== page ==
Back in May I stumbled across this video of columnist Charles Krauthammer expressing his desire that use of unmanned drones in the U.S. be banned completely.
“I’m going to go hard left on you here, I’m going ACLU,” syndicated columnist Charles Krauthammer said in opposition to the use of drones on the U.S. homeland. “I don’t want regulations, I don’t want restrictions, I want a ban on this. Drones are instruments of war. The Founders had a great aversion to any instruments of war, the use of the military inside even the United States. It didn’t like standing armies, it has all kinds of statutes of using the army in the country.”
Charles Feldman of KNX 1070 in Los Angeles came across Air Force documents that cause concern.
A non-classified U.S. Air Force intelligence report obtained by KNX 1070 NEWSRADIO dated April 23, 2012, is helping fuel concern that video and other data inadvertently captured by Air Force drones already flying through some U.S. airspace, might end up in the hands of federal or local law enforcement, doing an end-run around normal procedures requiring police to obtain court issued warrants.
Jim Galloway has been writing about drones for some time now including this article about their potential use in metro-Atlanta.
Georgia Tech has been doing research into drones and sought approval from the FAA to use them to monitor traffic after football games. They were denied.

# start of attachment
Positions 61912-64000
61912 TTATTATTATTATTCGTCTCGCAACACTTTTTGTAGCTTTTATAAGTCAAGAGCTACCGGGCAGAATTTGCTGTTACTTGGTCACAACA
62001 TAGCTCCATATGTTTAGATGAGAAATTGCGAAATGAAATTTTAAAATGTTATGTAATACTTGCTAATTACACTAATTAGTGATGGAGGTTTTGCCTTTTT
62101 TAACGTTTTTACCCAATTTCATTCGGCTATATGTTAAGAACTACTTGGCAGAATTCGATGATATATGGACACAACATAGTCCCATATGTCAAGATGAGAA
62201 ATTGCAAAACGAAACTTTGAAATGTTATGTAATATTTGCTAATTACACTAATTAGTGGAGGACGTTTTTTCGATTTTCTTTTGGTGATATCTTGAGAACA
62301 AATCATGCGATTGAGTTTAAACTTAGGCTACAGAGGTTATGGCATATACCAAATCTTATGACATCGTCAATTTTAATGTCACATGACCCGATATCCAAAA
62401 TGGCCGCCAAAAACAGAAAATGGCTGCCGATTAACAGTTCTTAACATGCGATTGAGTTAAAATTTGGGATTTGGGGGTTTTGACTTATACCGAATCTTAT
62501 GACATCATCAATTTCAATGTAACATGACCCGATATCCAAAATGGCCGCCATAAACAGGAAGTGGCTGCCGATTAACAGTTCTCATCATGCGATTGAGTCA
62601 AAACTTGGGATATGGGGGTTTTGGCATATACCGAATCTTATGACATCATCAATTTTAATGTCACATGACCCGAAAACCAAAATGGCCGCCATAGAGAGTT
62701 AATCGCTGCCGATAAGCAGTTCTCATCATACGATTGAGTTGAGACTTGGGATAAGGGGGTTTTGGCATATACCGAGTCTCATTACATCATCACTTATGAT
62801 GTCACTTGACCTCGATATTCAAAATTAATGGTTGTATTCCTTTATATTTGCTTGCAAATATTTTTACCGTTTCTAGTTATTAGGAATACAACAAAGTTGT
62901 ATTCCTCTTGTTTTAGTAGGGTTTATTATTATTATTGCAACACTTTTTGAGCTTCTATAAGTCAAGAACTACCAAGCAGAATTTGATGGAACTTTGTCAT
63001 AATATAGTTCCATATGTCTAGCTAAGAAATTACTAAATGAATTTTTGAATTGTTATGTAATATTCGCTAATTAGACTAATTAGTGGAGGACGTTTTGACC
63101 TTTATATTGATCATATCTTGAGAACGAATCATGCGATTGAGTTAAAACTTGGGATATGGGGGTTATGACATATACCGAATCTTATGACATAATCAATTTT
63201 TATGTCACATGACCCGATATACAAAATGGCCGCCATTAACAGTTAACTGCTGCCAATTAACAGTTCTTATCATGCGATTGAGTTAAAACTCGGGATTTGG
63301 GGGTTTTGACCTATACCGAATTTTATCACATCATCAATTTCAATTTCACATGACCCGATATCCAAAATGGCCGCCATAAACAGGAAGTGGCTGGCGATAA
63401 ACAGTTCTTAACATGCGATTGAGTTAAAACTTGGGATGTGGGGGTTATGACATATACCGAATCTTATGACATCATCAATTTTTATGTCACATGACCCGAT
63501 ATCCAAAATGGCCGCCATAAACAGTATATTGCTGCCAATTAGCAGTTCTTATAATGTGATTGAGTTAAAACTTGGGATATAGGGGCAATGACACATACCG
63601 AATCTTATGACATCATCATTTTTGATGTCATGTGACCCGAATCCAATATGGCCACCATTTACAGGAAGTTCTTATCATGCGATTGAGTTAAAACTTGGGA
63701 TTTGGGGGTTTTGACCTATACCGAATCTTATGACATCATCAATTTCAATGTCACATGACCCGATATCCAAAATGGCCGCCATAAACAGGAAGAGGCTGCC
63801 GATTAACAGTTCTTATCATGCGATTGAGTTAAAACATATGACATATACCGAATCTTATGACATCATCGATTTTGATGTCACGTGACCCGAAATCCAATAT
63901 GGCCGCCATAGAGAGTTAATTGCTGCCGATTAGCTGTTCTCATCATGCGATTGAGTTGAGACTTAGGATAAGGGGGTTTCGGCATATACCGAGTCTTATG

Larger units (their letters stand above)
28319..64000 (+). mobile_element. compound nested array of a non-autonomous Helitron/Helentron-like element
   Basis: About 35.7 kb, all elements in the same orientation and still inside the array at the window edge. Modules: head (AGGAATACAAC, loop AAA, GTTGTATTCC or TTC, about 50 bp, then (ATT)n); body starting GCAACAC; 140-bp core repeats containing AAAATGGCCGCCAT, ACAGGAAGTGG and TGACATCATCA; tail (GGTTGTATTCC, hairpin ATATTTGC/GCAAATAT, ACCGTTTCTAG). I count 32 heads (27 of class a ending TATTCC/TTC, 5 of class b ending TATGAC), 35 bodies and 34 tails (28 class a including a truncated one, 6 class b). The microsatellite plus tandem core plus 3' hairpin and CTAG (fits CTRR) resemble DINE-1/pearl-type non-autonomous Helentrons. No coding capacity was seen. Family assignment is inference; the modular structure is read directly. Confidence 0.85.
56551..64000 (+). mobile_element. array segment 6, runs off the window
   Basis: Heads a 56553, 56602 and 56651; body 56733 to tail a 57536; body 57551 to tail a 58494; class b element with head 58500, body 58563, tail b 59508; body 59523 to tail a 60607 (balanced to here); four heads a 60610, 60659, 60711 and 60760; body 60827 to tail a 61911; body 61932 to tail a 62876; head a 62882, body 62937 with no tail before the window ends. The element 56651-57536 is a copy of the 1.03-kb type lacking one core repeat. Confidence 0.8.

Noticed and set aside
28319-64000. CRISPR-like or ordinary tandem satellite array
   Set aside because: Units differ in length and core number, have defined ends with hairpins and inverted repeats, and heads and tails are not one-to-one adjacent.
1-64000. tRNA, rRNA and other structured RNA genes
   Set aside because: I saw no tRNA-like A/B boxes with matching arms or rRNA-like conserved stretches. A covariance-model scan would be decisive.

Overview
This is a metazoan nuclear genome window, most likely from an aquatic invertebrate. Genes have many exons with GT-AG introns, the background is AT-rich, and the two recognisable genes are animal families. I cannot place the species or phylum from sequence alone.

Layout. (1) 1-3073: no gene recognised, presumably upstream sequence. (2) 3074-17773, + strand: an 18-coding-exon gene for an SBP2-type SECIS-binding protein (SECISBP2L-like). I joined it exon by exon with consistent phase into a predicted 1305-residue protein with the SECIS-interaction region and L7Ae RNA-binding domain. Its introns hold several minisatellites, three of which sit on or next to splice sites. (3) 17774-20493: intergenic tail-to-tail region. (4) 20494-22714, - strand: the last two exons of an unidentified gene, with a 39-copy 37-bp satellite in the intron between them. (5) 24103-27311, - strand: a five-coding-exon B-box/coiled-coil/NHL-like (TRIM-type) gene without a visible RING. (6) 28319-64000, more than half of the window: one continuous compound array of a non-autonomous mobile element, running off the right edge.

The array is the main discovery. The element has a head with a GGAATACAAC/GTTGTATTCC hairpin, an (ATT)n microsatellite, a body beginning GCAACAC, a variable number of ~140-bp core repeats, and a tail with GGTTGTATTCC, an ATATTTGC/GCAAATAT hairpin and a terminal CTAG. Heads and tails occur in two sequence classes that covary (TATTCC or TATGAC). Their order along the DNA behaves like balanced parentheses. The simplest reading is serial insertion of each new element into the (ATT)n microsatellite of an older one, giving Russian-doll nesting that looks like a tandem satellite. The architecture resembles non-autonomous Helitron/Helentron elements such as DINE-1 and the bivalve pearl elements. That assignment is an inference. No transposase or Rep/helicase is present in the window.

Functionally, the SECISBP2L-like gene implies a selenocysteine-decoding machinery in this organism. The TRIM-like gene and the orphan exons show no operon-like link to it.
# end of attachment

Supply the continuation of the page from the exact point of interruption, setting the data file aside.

Last week the drone industry released a code of ethics:
Released by the Association for Unmanned Vehicle Systems International, the guidelines focus on three principals: safety, professionalism and respect. They include promises that the industry will properly test all drones before flight, comply with all laws governing aircraft, respect the privacy of individuals and work to better educate the public.
“Acceptance and adherence to this code will contribute to safety and professionalism and will accelerate public confidence in these systems,” the association said in a statement.
“We’re not opposed to the use of drones. But their use has to be consistent with the established rules with regard to search and seizure. The same thing that you would have to obtain to use a wiretap, you would have to have for the use of a drone,” Scott said. “This has the potential to be a huge invasion.”
Rich Lowery of National Review writes that the panic over drones is “Luddism masquerading as civil libertarianism.”
As drones proliferate for commercial and other private uses, it is foolish to expect law enforcement to forgo them. Already, the Border Patrol uses drones down at the border. One day we will marvel that there was a time when a police drone wasn’t first on the scene of a shooting. Or a time when we had high-speed car chases, endangering everyone else on the road, instead of a drone following the suspect from the air.
Ultimately, it is not the technology that matters, but the use to which it is put. A can of pepper spray is technologically unsophisticated. Yet it can be an instrument of cruelty if wielded arbitrarily by a cop. The drone is potentially a powerful tool. Vigilance is advisable; panic is silly.
So what’s your take? Is this simply a case of law needing to catch up to rapidly developing technology or is it yet another step toward our inevitable destruction by the very technology we’ve created.
BTW, when I ask the opinion of Peach Pundit readers I always reserve the right to ignore what is said and do what I want. Invariably a comment will appear informing me “the people have spoken Buzz!” I’ll listen to what’s said here and form my own opinion. 🙂